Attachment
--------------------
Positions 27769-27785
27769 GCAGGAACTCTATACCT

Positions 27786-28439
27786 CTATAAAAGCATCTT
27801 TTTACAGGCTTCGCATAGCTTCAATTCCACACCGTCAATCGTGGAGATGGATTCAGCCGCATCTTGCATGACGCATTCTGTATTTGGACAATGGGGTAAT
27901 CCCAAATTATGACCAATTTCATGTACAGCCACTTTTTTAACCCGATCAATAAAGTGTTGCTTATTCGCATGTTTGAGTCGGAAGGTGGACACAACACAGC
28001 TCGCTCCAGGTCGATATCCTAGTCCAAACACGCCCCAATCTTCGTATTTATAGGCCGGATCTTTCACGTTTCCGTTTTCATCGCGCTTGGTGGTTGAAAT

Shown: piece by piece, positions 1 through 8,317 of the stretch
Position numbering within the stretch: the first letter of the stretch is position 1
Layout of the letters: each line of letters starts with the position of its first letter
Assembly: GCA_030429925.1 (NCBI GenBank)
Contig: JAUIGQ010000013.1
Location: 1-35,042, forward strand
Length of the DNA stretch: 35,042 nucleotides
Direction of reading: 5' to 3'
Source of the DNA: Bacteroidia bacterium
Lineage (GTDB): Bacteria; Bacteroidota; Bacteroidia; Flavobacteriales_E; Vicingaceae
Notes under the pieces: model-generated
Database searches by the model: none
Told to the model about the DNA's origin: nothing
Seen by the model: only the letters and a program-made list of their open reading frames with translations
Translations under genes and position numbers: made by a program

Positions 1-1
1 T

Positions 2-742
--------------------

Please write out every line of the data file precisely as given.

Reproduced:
Positions 27769-27785
27769 GCAGGAACTCTATACCT

Positions 27786-28439
27786 CTATAAAAGCATCTT
27801 TTTACAGGCTTCGCATAGCTTCAATTCCACACCGTCAATCGTGGAGATGGATTCAGCCGCATCTTGCATGACGCATTCTGTATTTGGACAATGGGGTAAT
27901 CCCAAATTATGACCAATTTCATGTACAGCCACTTTTTTAACCCGATCAATAAAGTGTTGCTTATTCGCATGTTTGAGTCGGAAGGTGGACACAACACAGC
28001 TCGCTCCAGGTCGATATCCTAGTCCAAACACGCCCCAATCTTCGTATTTATAGGCCGGATCTTTCACGTTTCCGTTTTCATCGCGCTTGGTGGTTGAAAT

Shown: piece by piece, positions 1 through 8,317 of the stretch
Position numbering within the stretch: the first letter of the stretch is position 1
Layout of the letters: each line of letters starts with the position of its first letter
Assembly: GCA_030429925.1 (NCBI GenBank)
Contig: JAUIGQ010000013.1
Location: 1-35,042, forward strand
Length of the DNA stretch: 35,042 nucleotides
Direction of reading: 5' to 3'
Source of the DNA: Bacteroidia bacterium
Lineage (GTDB): Bacteria; Bacteroidota; Bacteroidia; Flavobacteriales_E; Vicingaceae
Notes under the pieces: model-generated
Database searches by the model: none
Told to the model about the DNA's origin: nothing
Seen by the model: only the letters and a program-made list of their open reading frames with translations
Translations under genes and position numbers: made by a program

Positions 1-1
1 T

Positions 2-742